The New-York Historical Society has rooms full of colonial furniture, as well as coaches and carriages of the period, silver services, and great old maps. I also visited Colonial Williamsburg, to immerse myself in the period. For fleshing out my characters, nothing is better than firsthand sources, such as the letters Arnold wrote to explain his betrayal, and George Washington’s journal, which logs his bitter disappointment at Arnold’s treason.
Q: What was your personal opinion of Peggy?
AP: I loved her! I would have loved to have known her. I was seduced by her, and also repulsed by her — and I hope that is exactly the response the reader has as well. I love hearing from readers that they are kind of disappointed that she didn’t get her way. They know she shouldn’t have succeeded, and yet they found themselves rooting for her. What extensive research taught me about Peggy’s character was that she was an incredibly intelligent, ambitious, well-connected, beguiling, attractive young woman. She was also flirtatious, charming, and moody, and considered one of the most eligible young ladies in Philadelphia. And she was the ultimate survivor. How ambitious and self-assured must a young woman of 19 or 20 be, to insinuate herself into the middle of a plot between her husband and her former lover, which — if it succeeds — would end the American Revolution?
Q: Did she love Benedict Arnold?
AP: I have no reason to think she didn’t. Once Arnold’s treachery was discovered and they were forced to flee, she remained faithful and devoted to him through a life of hardship and disappointment.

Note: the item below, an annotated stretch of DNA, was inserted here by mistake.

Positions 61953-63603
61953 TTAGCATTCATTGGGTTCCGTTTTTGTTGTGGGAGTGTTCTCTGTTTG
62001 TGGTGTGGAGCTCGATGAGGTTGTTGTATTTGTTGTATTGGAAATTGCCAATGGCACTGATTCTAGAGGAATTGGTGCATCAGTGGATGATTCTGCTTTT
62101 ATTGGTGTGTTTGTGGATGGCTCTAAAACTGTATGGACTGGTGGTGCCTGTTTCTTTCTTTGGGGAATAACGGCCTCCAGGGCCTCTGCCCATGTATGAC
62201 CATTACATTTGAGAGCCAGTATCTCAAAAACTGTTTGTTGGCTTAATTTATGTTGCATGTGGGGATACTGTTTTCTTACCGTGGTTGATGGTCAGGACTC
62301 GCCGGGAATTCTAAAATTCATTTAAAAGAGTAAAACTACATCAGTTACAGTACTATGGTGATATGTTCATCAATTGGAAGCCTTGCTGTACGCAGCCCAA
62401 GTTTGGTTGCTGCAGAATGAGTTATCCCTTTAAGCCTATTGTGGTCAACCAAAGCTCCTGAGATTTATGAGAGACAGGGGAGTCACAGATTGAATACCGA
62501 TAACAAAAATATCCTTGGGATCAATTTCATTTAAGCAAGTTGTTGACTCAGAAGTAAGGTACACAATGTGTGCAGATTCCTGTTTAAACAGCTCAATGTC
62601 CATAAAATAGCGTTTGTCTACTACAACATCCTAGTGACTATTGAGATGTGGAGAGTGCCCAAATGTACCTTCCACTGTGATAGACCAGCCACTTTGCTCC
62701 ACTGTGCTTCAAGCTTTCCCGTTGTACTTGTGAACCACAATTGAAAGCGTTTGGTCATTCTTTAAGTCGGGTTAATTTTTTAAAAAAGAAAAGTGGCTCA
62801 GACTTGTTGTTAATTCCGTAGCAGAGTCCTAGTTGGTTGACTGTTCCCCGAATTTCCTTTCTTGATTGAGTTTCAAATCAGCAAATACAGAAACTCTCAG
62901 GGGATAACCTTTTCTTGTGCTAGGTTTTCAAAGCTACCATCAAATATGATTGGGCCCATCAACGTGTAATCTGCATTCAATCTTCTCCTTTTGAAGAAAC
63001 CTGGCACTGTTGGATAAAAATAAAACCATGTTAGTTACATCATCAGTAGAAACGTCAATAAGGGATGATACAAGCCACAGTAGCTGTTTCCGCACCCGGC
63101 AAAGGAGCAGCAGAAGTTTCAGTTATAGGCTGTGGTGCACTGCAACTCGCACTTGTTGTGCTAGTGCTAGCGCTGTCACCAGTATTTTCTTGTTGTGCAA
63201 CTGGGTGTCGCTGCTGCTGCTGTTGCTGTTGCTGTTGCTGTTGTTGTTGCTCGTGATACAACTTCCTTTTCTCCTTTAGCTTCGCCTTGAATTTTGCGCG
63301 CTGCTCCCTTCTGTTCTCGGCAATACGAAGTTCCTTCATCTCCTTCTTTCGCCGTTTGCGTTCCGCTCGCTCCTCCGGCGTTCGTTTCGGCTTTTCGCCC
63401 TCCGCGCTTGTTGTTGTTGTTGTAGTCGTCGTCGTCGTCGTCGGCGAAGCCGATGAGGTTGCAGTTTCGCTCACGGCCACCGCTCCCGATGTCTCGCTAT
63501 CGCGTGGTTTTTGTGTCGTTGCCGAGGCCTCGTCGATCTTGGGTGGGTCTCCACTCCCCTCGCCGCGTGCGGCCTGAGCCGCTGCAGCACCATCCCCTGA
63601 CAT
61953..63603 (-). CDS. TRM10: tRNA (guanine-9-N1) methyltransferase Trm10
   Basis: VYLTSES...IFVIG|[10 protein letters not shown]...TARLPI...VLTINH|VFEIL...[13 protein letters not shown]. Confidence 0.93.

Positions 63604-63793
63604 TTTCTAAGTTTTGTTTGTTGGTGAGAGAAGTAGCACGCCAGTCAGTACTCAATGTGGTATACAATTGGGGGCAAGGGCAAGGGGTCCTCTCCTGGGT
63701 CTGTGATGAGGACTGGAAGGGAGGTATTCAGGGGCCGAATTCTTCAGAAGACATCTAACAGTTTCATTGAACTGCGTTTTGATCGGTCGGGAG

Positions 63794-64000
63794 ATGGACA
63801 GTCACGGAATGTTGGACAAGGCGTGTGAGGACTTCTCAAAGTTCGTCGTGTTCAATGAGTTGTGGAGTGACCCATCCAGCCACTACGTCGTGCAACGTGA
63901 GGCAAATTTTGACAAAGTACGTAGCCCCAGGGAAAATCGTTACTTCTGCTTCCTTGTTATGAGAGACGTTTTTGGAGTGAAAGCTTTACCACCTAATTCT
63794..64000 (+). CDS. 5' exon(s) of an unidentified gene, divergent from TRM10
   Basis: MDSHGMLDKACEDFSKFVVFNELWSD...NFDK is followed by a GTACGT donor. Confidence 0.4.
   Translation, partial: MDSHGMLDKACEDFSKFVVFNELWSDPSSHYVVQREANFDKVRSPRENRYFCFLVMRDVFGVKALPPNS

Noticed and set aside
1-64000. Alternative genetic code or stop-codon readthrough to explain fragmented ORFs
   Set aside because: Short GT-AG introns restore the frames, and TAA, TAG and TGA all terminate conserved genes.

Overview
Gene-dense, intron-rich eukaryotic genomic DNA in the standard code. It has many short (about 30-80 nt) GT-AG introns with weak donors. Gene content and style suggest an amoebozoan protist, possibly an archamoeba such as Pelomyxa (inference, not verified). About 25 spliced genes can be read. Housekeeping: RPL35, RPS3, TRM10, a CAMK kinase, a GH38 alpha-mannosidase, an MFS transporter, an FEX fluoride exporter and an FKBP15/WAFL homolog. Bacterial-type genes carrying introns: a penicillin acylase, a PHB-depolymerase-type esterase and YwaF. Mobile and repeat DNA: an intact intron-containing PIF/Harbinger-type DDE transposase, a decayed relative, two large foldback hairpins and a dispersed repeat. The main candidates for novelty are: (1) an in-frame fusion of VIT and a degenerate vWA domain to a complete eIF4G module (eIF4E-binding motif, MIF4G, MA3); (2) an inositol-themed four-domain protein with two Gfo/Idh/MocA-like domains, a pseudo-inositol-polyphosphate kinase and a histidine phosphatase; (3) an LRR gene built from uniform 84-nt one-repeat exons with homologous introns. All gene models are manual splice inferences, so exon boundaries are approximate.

Q: Your Benedict Arnold is portrayed at times much like an overgrown kid — loud, easily directed, easily angered, and easily led down the path to treason. How historically accurate is your portrait of him?
AP: In the many records that I researched, he was described as a very bombastic, loud, outspoken personality. For all his battlefield triumphs, he had almost no success in negotiating human relationships. Although he could be charming and charismatic, he was prideful, and quick to take offense. Arnold made enemies everywhere he went, and often felt misunderstood. He was a difficult personality. I did, however, try to stress the fact that he really had served the Patriot side valiantly, and had he died in battle, he would have gone down as one of America’s greatest heroes.
Q: What are you hoping the reader will take away from a reading of The Traitor’s Wife?
AP: When I came upon the story of Peggy Shippen Arnold and her role in her husband’s treason, I thought, this is a really fascinating slice of American history that not enough people know about, but should. Everyone is familiar with Benedict Arnold, and many know Major Andre. But no one knows Peggy Shippen Arnold — and her story is every bit as interesting, if not more so, than that of the men who were involved.